JmeConvert: .glb results in larger .j3o

I recently started using the JMEC tool to convert my glTF models to j3o (I was doing it on the SDK but, for some reason, it won’t accept .glb files) and I noticed that, when models are in .glb format, the resulting .j3o is much larger in comparison to those that are generated from a .gltf. I know that when a .j3o is generated from a .glb, all textures are embedded in the file, but I still think its size is larger than it should be.

As a simple test, I created a sphere model on Blender with three textures (basecolor, metallic-roughness and normal maps – material created according to instructions described here) and exported it to both .glb and .gltf formats, converting them to .j3o next. The .glb and .gltf files had similar sizes, but the .j3o file generated from the .glb was 4 times larger than the one generated from the .gltf.

Original files:

$ ls -l
-rw-rw-r-- 1 fba fba 1417375 mar 14 18:23 sphere_basecolor.jpg
-rw-rw-r-- 1 fba fba   23648 mar 14 18:23 sphere.bin
-rw-rw-r-- 1 fba fba 3186788 mar 14 18:22 sphere.glb
-rw-rw-r-- 1 fba fba    4256 mar 14 18:23 sphere.gltf
-rw-rw-r-- 1 fba fba  477614 mar 14 18:23 sphere_metal-rough.jpg
-rw-rw-r-- 1 fba fba 1266180 mar 14 18:23 sphere_normal.jpg

The size of sphere.glb is pretty close to the sum of the other files sizes.

.j3o generated from .gltf using JMEC:

$ ls -l
-rw-rw-r-- 1 fba fba  1417375 mar 14 18:24 sphere_basecolor.jpg
-rw-rw-r-- 1 fba fba    36463 mar 14 18:24 sphere.gltf.j3o
-rw-rw-r-- 1 fba fba   477614 mar 14 18:24 sphere_metal-rough.jpg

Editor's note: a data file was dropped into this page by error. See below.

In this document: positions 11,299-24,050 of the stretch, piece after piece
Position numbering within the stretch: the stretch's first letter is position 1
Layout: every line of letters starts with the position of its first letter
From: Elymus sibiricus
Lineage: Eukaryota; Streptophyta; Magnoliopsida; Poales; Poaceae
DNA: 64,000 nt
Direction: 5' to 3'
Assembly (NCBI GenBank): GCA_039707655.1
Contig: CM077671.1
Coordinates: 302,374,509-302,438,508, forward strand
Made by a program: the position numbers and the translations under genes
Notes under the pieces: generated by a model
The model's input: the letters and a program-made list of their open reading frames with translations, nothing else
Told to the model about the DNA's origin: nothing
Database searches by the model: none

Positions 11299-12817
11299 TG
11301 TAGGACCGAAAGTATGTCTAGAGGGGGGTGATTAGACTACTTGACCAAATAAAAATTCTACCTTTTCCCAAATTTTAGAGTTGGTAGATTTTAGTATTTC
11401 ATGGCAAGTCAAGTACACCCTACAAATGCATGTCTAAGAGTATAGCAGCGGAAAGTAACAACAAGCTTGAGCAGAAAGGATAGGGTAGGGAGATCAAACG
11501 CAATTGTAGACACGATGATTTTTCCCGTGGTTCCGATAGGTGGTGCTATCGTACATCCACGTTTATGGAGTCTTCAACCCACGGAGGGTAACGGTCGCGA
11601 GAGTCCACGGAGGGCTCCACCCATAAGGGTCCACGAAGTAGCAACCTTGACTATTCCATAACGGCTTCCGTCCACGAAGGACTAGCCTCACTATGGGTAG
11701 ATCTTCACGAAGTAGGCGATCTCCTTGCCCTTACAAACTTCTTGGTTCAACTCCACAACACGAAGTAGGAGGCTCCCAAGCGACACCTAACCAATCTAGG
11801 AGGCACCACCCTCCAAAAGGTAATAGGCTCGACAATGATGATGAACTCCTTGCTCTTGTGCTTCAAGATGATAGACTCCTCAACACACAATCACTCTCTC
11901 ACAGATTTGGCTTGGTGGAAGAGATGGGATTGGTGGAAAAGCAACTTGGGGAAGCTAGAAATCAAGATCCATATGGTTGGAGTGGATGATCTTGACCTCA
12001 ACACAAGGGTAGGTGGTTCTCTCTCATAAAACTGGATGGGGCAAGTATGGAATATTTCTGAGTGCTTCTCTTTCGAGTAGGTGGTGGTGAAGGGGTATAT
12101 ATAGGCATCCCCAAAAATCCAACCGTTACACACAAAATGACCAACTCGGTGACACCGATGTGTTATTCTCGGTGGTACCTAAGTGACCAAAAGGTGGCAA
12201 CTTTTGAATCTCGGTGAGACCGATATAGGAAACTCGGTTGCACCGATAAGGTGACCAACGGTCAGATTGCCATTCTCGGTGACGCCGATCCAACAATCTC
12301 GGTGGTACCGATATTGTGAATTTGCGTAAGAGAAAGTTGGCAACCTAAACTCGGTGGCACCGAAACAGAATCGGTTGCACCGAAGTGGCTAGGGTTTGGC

-rw-rw-r-- 1 fba fba  1266180 mar 14 18:24 sphere_normal.jpg

                total 3197632 bytes

.j3o generated from .glb using JMEC:

$ ls -l
-rw-rw-r-- 1 fba fba 12619502 mar 14 18:24 sphere.glb.j3o

               total 12619502 bytes --> 3.95 times larger!

I also tried it with a model from The Khronos Group (WaterBottle) just in case there is something wrong with my models, but it resulted on a file 7 times larger!

.j3o generated from WaterBottle.gltf:

$ ls -l
-rw-rw-r-- 1 fba fba  2165850 mar 14 22:09 WaterBottle_baseColor.png
-rw-rw-r-- 1 fba fba    59102 mar 14 22:09 WaterBottle_emissive.png
-rw-rw-r-- 1 fba fba   153229 mar 14 22:09 WaterBottle.gltf.j3o
-rw-rw-r-- 1 fba fba  3007372 mar 14 22:09 WaterBottle_normal.png
-rw-rw-r-- 1 fba fba  3577832 mar 14 22:09 WaterBottle_occlusionRoughnessMetallic.png

                total 8963385 bytes

.j3o generated from WaterBottle.glb:

$ ls -l
-rw-rw-r-- 1 fba fba 63067839 mar 14 22:23 WaterBottle.glb.j3o

               total 63067839 bytes --> 7.04 times larger!

Now, I don’t know exactly how the structure of a .j3o file is like (my fault, I never really looked for it), but it doesn’t seem very reasonable to have such a huge .j3o file when it’s generated from a .glb. Well, I could be wrong tho. Is that correct? Does it really need to be that larger?

If the j3o from glb has textures in it then that’s why it’s larger. There is literally no other difference in the loading… the glb is unwrapped and passed directly to the same code that reads the gltf.

Remember when calculating the size that the textures will be uncompressed in the j3o if they are embedded.

I still think that it’s a very large size for a file even with all textures embedded, but since there is no difference when loading, it’s okay then. Anyway, maybe we should rethink how a .j3o file is structured internally for a future JME4.

It could be something in the gltf itself, too… like either the loader or the file itself is not treating these textures as the same if they are shared across spatials.

Personally, I’d rather have my images external anyway.